Profile: Marine Corps Gen. James E. Cartwright, Commander, U.S. Strategic Command

James Cartwright entered uncharted waters in the summer of 2004 when he took command of U.S. Strategic Command, or Stratcom. That organization, historically focused on the ICBM mission, had seen its portfolio expand significantly in the pre| ceding years to include space support , missile defense and cyber warfare.

Cartwright’s first order of business was to review Stratcom’s organization. That exercise led to changes that included shifting some of the operational functions traditionally associated with U.S. Space Command — which had been folded into Stratcom — to other facilities such as Vandenberg Air Force Base, Calif.

But Stratcom retained broad oversight and long-term planning responsibilities for space at its headquarters near Omaha, Neb. And when it comes to that planning, whether for satellite architectures or computer software, Cartwright makes clear he will not be bound by the practices of the past.

A former Marine aviator with flight experience in F-4 and F/A-18 combat aircraft, Cartwright spoke recently with Space News editor Lon Rains and staff writer Jeremy Singer .

What are your main concerns today with military space programs?

Our analysis indicates that the problems lie not with the technical sophistication of the programs, but with the level of effort that goes on.

Space programs take five or more years in systems engineering whether they are a new start with high technical risk or a recapitalization of an old capability.

If that’s true, or if it is true even on the margins, it tells you that you’ve got to figure out how to go in and re-engineer the process in a way that goes back to the core values — what is it that we want to accomplish, and is space the right domain?

There needs to be more integration between space, air, land and sea. For instance, you might want to do global surveillance from space, so you examine issues like how many orbits you need per day, etc.

And when you have surge needs, you may be able to bolster your coverage through air, terrestrial or maritime assets.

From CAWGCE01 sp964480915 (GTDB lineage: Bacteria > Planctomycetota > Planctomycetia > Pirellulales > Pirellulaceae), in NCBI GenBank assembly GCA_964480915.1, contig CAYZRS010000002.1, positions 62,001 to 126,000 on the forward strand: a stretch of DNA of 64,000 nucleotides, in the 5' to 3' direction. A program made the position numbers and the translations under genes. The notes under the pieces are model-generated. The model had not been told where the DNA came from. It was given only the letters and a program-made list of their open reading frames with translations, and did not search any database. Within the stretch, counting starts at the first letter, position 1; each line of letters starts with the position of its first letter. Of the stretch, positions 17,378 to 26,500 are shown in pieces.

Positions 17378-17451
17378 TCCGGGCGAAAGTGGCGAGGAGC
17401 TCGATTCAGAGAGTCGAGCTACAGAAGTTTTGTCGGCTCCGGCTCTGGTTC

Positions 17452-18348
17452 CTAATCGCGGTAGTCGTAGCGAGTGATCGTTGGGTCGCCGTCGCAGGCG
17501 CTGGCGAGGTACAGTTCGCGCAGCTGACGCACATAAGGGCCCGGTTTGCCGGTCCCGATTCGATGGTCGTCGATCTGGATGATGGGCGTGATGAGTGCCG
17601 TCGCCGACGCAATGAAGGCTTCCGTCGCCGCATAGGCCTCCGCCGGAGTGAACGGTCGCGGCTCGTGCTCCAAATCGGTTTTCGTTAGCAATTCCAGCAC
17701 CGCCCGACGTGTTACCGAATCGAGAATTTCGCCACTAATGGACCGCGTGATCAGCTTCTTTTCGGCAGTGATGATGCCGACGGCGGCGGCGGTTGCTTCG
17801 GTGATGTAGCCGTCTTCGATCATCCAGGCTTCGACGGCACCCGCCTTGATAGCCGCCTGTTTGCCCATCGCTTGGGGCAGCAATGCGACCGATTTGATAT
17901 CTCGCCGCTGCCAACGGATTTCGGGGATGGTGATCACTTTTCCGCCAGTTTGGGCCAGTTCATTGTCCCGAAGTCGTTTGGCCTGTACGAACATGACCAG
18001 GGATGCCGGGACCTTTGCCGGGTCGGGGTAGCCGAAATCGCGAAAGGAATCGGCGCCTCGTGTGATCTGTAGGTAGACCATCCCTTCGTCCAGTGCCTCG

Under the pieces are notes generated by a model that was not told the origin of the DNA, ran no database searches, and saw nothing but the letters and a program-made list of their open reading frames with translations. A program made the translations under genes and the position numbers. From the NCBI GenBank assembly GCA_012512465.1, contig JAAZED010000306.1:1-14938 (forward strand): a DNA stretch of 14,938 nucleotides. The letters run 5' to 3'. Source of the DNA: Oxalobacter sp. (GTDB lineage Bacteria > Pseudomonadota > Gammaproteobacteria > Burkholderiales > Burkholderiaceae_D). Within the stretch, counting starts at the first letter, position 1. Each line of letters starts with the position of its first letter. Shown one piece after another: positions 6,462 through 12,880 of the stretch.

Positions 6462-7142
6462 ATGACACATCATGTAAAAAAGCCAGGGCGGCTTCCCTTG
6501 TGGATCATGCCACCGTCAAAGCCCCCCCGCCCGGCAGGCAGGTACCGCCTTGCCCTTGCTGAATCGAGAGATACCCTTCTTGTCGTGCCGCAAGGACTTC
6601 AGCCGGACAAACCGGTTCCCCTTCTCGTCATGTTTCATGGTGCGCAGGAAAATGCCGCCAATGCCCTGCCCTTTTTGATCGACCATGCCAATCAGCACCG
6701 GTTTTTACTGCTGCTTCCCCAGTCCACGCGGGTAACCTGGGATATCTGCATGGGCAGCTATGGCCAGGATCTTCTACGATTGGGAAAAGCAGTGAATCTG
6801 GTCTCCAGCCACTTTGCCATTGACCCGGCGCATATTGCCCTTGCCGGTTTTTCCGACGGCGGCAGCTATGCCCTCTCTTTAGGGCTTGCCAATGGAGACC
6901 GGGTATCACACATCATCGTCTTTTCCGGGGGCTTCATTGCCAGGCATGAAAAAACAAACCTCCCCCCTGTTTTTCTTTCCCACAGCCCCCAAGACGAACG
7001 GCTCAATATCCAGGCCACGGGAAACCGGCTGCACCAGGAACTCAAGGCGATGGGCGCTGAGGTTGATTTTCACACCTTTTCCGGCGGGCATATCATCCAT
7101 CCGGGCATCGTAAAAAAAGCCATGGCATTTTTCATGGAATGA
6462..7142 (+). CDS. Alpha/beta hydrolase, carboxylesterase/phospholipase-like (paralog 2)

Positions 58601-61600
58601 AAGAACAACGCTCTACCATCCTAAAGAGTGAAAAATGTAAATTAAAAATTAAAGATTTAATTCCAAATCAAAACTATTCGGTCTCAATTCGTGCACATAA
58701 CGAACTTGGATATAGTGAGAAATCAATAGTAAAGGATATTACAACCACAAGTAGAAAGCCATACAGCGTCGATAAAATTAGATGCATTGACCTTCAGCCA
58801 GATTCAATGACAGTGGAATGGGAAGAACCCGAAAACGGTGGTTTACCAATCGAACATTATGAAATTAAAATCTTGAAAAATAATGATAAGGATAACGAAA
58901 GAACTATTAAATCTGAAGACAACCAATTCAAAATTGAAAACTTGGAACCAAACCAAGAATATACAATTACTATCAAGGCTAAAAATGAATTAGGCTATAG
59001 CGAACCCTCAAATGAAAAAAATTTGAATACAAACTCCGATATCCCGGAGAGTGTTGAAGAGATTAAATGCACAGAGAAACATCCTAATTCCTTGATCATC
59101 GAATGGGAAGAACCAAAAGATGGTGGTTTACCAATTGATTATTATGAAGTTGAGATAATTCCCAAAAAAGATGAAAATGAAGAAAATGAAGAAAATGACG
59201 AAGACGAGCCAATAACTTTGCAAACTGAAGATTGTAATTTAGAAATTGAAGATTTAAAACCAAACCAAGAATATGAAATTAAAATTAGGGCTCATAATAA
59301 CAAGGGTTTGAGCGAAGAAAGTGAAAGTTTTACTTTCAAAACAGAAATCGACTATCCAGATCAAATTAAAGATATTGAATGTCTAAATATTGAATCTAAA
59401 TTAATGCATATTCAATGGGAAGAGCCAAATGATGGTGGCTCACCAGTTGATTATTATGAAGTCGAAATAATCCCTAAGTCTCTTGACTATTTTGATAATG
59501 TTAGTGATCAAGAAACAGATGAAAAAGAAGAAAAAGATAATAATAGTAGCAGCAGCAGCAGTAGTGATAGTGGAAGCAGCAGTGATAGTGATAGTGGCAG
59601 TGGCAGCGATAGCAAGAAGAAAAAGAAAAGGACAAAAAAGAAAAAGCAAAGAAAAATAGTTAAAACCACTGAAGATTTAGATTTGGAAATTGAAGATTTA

How do you get to more integrated architectures ?

Right now, we have space architects, we have air architects, we have intelligence architects. How you start to cross pollinate really is at the heart of the need for the new Strategic Command. It’s to put these missions in a place where — and I don’t want say this pejoratively — you’re not necessarily carrying the baggage of how the domain grew up. And so you can look at it in a way that says, “I could get great leverage if I could just connect these two dots.”

Do you embrace the idea of getting away from multimission platforms and returning to single-sensor satellites?

What you’d like to have is the flexibility for the mission to grow with the changes in the world. We have talked for a long time, let’s just take air as an example, about multimission platforms.

Well, if I’m going to do that in space then the sophistication goes up. I need to make that platform last longer. I need to have more people associated with the platform to make the systems work, and you start to build yourself to a spiral where you no longer can afford the platforms.

If you were to lose one, the loss — the significance, the regret factor, however you want to term it — becomes very difficult. And because of the capital investment it has to almost be perfect. You can’t assume any risk in the normal operations. In space you can’t assume risk in the launch that you would not get to orbit for some reason.

And so, have we gone too far in multimission? I think so. Do we want to go to single mission? Case is still out. I think you can get down to where a couple of missions give you the breadth and flexibility, and are compatible.